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Garo hills eyes World Heritage tag

Proposal to include conservation area in Unesco's Mixed Site list

  • Published 16.02.17
A view of Chokpot from Matcha Nokpante at Nokrek National Park. Telegraph picture

Guwahati, Feb. 15: The Meghalaya government has taken the first step to get Garo Hills Conservation Area (GHCA) recognised as a World Heritage Site.

This is the first ever place in Meghalaya to be moved for a special tag and is being listed under the Mixed Site category.

Mixed Site comprises elements of both natural and cultural significance. There are at present two World Heritage Sites in the Northeast - Kaziranga and Manas.

The 337.48 sq km GHCA comprises three legally designated protected areas - Nokrek National Park (49.44 square km), Balpakram National Park (220 square km) and Siju Wildlife Sanctuary (5.18 square km) - and the reserve# forests of Tura Peak (4.19 square km), Imangiri (8.29 square km), Rewak (6.47 square km) and Baghmara (43.9 square km).

The conservation area straddles South Garo Hills and West Garo Hills districts. The proposal moved this month from the Meghalaya government for inclusion in the "tentative list" says it is a fit case for inscription for its "outstanding universal value".

The core area, which is 335.5 square km, receives protection through the network of protected areas and the connected reserve forests unlike that of the Western Ghats which is not protected by a contiguous protected area network and has many private properties in between, resulting in broken connectivity. Official sources said the proposal is now with the ministry of environment, forests and climate change who will have to send it to Unesco.

The 41st meeting of World Heritage Committee will be held in Krakow, Poland, in July. The Unesco Category 2 Centre for World Natural Heritage Site Management at the Wildlife Institute of India is helping the Meghalaya government. The proposal says the nominated property may also be compared with India's only mixed heritage site, Khangchendzonga National Park in Sikkim in terms of both natural values and its cultural and spiritual significance for the local communities.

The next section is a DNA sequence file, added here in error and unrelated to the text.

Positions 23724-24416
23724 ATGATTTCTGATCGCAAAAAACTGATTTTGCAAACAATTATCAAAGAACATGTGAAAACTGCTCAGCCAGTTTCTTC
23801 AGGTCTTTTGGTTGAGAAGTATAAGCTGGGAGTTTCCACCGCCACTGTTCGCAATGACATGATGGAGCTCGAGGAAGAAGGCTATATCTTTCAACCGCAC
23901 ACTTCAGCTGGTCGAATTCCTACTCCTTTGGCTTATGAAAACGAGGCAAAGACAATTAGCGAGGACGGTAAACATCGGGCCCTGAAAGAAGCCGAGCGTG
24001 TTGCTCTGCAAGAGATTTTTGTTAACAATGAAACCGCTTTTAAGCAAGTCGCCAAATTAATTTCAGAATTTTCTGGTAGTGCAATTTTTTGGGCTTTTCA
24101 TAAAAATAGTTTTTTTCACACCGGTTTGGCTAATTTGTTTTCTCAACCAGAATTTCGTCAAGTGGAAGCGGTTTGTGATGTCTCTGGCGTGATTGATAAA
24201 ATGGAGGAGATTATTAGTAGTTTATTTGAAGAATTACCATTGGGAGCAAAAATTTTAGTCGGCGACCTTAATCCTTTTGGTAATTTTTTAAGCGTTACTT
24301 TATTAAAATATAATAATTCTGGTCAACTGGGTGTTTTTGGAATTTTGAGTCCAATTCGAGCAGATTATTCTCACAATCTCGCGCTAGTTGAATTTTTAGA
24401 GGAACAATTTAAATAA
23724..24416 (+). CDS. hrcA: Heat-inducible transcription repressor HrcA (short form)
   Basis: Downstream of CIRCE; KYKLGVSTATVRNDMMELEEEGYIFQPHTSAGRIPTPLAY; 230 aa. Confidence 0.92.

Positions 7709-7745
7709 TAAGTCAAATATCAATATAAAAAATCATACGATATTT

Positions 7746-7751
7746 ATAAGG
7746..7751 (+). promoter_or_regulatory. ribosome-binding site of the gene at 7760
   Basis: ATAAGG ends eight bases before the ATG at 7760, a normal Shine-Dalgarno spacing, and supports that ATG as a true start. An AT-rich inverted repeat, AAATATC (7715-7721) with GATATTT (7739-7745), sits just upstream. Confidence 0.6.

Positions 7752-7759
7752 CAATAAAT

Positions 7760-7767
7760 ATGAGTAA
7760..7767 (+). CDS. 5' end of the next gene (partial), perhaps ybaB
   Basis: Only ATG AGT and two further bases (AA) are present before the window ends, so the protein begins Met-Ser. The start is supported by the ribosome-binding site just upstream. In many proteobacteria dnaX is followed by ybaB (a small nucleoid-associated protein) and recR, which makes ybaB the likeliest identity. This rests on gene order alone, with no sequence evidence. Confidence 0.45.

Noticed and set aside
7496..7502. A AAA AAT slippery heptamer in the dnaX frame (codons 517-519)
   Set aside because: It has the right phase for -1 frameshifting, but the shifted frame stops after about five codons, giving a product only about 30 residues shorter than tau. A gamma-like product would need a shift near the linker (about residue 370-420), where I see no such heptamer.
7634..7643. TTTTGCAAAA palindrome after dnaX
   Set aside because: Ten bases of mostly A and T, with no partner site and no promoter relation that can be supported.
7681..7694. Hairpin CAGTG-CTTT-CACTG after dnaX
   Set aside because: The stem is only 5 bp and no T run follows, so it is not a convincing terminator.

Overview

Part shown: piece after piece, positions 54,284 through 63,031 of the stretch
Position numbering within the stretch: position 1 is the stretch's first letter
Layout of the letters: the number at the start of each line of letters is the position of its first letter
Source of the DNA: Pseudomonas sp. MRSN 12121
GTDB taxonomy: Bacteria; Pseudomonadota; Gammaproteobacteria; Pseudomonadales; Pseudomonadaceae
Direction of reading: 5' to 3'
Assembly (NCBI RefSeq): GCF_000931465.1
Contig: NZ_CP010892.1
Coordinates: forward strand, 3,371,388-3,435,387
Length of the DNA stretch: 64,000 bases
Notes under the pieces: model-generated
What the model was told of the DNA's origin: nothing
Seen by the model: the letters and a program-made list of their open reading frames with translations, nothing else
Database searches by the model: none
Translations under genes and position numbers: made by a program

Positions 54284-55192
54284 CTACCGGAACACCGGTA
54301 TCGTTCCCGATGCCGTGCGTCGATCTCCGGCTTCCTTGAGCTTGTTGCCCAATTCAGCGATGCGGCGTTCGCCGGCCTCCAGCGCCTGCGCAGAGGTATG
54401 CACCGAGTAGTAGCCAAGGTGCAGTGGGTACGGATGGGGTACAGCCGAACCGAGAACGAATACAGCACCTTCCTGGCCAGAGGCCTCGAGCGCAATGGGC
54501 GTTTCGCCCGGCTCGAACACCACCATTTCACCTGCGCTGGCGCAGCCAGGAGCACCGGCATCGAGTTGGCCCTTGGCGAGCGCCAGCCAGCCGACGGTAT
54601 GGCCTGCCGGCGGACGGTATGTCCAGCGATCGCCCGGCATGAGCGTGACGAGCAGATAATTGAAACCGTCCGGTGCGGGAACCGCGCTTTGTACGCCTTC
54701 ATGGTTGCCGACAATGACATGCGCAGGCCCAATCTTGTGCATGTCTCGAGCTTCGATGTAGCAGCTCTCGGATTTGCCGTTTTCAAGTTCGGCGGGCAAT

"The nominated site is also protected under government designation as 'protected areas'. This makes the property an ideal candidate for long-term conservation and protection through the joint effort of the government authorities and the local community," the proposal says.

On the criteria of most important and significant natural habitats for conservation of biological diversity, the GHCA has different forest types, hill streams, rivers and caves which provide diversity of habitat for an enormous variety of species of invertebrates, 298 species of butterflies, 448 species of moths, 26 species of amphibians, 45 species of reptiles and 347 species of birds. The site has the germplasm of Citrus indica, commonly known as memang narang, an endangered species believed to be the most "primitive" citrus, and is conserved at the National Citrus Gene Sanctuary in Nokrek biosphere reserve.